Abstract

The Government Highline Canal Modernization Study was completed in April 2000 to evaluate options for reducing the flow rate requirement of the Government Highline Canal in order to increase the water supply in the “15-Mile Reach” of the Colorado River, thereby helping sustain habitat for fish species identified as endangered. The intent was to develop a design for which Colorado River diversions could be better matched to on-farm demands. It was determined that canal modernization, in the form of automated canal structures, in-system storage, and new operational procedures could significantly reduce operational spill. A systematic evaluation of the existing canal system and operations identified a potential savings of 28,500 acre-feet of water that could remain in the river or be returned to the river upstream of the 15-Mile Reach. This paper is an update to one done in 1999 for USCID about the Modernization Study. This paper will focus on the lessons learned from the actual implementation of the recommended structural and operational improvements, in particular the construction of the main components of this project including canal control structures.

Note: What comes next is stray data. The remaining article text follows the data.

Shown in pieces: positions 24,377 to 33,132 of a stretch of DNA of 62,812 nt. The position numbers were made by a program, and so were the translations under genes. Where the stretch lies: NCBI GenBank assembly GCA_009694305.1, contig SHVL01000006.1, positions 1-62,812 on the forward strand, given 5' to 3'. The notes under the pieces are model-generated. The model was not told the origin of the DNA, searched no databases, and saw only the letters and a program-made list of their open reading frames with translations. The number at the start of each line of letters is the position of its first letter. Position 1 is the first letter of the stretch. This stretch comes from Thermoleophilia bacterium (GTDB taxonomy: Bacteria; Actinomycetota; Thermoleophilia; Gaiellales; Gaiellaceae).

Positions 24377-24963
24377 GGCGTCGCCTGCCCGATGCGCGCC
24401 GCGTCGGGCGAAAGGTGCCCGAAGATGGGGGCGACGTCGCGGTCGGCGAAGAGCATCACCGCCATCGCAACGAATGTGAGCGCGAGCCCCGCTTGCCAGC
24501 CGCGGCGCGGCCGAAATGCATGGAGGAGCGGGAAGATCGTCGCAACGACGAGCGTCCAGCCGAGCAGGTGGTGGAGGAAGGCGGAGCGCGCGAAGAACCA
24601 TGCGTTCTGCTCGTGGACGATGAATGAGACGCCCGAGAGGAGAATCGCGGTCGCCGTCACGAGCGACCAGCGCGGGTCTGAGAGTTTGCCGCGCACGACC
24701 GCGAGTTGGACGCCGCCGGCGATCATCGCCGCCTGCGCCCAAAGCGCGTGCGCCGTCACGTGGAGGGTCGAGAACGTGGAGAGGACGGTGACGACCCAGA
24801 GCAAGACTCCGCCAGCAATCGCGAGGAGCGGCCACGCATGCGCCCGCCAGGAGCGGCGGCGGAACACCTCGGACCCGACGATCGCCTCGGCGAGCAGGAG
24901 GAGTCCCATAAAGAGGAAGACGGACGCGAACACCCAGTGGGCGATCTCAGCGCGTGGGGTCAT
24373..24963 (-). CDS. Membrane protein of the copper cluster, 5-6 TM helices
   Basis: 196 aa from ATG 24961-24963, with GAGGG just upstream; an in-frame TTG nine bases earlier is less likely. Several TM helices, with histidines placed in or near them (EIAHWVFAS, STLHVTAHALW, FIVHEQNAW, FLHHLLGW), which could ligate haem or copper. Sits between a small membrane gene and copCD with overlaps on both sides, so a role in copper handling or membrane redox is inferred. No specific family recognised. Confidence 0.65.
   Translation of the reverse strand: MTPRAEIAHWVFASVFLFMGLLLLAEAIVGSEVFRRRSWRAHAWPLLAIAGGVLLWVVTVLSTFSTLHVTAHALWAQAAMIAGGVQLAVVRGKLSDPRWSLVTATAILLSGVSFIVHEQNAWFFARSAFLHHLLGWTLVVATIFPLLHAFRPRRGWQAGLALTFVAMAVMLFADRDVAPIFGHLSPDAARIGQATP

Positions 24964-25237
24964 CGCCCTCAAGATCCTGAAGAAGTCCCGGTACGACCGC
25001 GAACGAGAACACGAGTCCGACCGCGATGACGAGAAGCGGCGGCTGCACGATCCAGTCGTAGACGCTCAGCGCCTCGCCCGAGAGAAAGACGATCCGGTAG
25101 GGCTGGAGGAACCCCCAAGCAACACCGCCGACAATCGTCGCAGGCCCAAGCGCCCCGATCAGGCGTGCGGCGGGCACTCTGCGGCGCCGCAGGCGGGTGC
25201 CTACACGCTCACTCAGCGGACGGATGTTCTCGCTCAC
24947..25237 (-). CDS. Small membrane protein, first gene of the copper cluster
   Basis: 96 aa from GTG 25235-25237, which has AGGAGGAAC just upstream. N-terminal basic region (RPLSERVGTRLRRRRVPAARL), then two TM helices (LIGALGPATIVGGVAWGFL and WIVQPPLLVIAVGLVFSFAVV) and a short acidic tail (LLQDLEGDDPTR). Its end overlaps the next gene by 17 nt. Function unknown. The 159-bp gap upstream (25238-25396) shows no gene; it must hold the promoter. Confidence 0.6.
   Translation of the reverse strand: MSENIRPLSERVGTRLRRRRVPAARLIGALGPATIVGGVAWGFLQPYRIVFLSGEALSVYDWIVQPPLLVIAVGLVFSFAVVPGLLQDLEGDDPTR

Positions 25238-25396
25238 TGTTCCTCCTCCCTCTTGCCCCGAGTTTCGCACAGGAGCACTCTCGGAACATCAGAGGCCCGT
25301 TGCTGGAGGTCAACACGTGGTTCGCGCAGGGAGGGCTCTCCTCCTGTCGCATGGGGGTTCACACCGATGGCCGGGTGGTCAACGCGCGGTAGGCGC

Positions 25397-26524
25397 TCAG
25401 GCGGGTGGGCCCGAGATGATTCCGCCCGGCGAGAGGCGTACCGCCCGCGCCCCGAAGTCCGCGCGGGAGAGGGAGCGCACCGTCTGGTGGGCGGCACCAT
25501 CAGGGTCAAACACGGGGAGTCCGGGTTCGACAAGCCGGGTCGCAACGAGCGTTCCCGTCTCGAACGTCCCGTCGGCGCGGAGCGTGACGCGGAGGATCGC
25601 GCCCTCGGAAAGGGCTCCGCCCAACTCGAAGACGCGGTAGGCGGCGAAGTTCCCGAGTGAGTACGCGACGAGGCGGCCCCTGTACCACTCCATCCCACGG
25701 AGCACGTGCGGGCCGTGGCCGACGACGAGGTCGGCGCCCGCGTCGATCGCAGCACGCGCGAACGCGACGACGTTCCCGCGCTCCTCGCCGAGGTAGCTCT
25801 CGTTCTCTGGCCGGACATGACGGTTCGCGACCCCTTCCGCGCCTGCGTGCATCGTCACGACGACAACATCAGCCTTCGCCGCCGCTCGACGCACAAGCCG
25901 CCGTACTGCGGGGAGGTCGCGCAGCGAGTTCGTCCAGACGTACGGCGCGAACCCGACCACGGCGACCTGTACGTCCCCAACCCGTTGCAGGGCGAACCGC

Disciplines

Bioresource and Agricultural Engineering

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URL: http://digitalcommons.calpoly.edu/bae_fac/22